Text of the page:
Source: European Respiratory Journal - Category: Respiratory Medicine Authors: Tags: General practice and primary care Source Type: research
Conclusion: A remarkable proportion of patients with suspicious echocardiographic findings appears undiagnosed and untreated. LVEDD was directly associated with COPD symptoms.
Source: European Respiratory Journal - Category: Respiratory Medicine Authors: Tags: Clinical respiratory physiology, exercise and functional imaging Source Type: research
The impact of atrial fibrillation (AF) catheter ablation vs. chronic antiarrhythmic therapy alone on clinical outcomes such as death and stroke remains unclear. We compared adverse outcomes for AF ablation versus chronic antiarrhythmic therapy in 1070 adults with AF treated between 2010 and 2014 in the Kaiser Permanente Northern California and Southern California healthcare delivery systems. Patients undergoing AF catheter ablation were matched to patients treated with only antiarrhythmic medications, based on age, gender, history of heart failure, history of coronary heart disease, history of hypertension, history of diab...
Source: The American Journal of Cardiology - Category: Cardiology Authors: Source Type: research
In conclusion, high-dose NR induces the onset of WAT dysfunction, which may in part explain the deterioration of metabolic health. Towards a Rigorous Definition of Cellular Senescence https://www.fightaging.org/archives/2019/11/towards-a-rigorous-definition-of-cellular-senescence/ The accumulation of lingering senescent cells is a significant cause of aging, disrupting tissue function and generating chronic inflammation throughout the body. Even while the first senolytic drugs capable of selectively destroying these cells already exist, and while a number of biotech companies are working on the productio...
Source: Fight Aging! - Category: Research Authors: Tags: Newsletters Source Type: blogs
Publication date: November–December 2019Source: Heart &Lung, Volume 48, Issue 6Author(s): Barak Zafrir, Shemy Carasso, Sorel Goland, Liaz Zilberman, Robert Klempfner, Nir Shlomo, Evgeny Radzishevsky, Tal Hasin, Avraham Shotan, Alicia Vazan, Jean Marc Weinstein, Wadi Kinany, Robert Dragu, Elad Maor, Liza Grosman-Rimon, Offer AmirAbstractBackgroundThe most common cause of pulmonary hypertension (PH) in developed countries is left heart disease (LHD, group 2 PH). The development of PH in heart failure (HF) patients is indicative of worse outcomes.ObjectiveThe aim of this study was to evaluate the long term outcomes ...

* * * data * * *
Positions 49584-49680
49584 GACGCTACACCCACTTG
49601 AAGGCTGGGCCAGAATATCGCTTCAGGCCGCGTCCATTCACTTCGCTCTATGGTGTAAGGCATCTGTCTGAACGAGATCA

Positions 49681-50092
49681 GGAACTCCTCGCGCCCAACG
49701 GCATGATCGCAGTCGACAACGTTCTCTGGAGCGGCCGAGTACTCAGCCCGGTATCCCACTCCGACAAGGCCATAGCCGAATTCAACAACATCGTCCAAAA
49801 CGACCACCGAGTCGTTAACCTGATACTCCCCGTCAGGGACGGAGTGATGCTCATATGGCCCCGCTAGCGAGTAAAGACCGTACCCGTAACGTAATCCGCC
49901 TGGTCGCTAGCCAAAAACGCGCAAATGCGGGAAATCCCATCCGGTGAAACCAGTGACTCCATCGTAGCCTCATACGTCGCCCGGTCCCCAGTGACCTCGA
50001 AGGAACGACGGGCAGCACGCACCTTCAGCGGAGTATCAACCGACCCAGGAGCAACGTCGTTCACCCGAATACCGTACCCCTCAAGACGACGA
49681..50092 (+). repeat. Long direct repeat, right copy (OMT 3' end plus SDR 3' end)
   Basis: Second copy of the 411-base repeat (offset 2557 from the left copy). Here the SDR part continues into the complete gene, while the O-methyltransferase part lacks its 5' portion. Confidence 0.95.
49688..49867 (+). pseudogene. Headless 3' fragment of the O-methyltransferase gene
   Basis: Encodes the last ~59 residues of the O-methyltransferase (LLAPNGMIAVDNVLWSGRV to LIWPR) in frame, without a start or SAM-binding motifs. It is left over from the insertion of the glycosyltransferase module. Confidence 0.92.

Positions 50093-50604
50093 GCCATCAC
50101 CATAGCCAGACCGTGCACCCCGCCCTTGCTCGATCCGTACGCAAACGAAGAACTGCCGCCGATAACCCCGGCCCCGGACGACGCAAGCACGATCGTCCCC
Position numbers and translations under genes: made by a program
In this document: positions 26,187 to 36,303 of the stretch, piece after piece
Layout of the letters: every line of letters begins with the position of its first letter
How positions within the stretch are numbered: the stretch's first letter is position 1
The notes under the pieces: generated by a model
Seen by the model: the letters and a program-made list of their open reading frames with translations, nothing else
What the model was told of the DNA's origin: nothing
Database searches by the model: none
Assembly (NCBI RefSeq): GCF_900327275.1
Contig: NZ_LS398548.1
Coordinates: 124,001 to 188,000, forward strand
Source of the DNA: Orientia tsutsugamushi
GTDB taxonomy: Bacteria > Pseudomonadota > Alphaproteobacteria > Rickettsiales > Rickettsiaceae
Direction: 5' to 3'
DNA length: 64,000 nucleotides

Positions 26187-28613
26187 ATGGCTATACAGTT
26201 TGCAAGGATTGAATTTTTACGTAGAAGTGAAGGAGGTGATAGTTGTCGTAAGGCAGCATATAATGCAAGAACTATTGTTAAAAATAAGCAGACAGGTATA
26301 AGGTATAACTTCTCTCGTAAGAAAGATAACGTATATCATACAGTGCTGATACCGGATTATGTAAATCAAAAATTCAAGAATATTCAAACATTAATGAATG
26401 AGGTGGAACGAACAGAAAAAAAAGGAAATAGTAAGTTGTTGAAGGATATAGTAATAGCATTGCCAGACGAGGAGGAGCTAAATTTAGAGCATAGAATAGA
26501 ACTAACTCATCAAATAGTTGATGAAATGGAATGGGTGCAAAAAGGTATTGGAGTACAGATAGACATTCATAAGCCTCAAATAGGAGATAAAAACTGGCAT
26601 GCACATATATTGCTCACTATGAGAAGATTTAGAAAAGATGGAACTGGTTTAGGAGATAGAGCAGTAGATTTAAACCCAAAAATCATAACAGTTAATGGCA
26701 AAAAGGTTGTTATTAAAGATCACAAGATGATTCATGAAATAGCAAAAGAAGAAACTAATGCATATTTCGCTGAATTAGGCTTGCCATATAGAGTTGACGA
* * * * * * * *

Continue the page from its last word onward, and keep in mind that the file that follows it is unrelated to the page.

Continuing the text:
Source: Heart and Lung: The Journal of Acute and Critical Care - Category: Respiratory Medicine Source Type: research
Abstract Orthostatic hypotension (OH) is a cardinal sign of cardiovascular (CV) autonomic dysfunction as a result of autonomic nervous system failure to control the postural hemodynamic homeostasis. The proportion of individuals with OH increases with aging and chronic conditions, such as neurodegenerative diseases, hypertension, heart failure, diabetes, renal dysfunction, autoimmune diseases and cancer. In those over 70 years, more than 20% can be affected. It is now increasingly recognized that a direct relationship exists between OH and each step of the CV disease continuum, eventually leading to end-stage hear...
Source: Polish Heart Journal - Category: Cardiology Authors: Tags: Kardiol Pol Source Type: research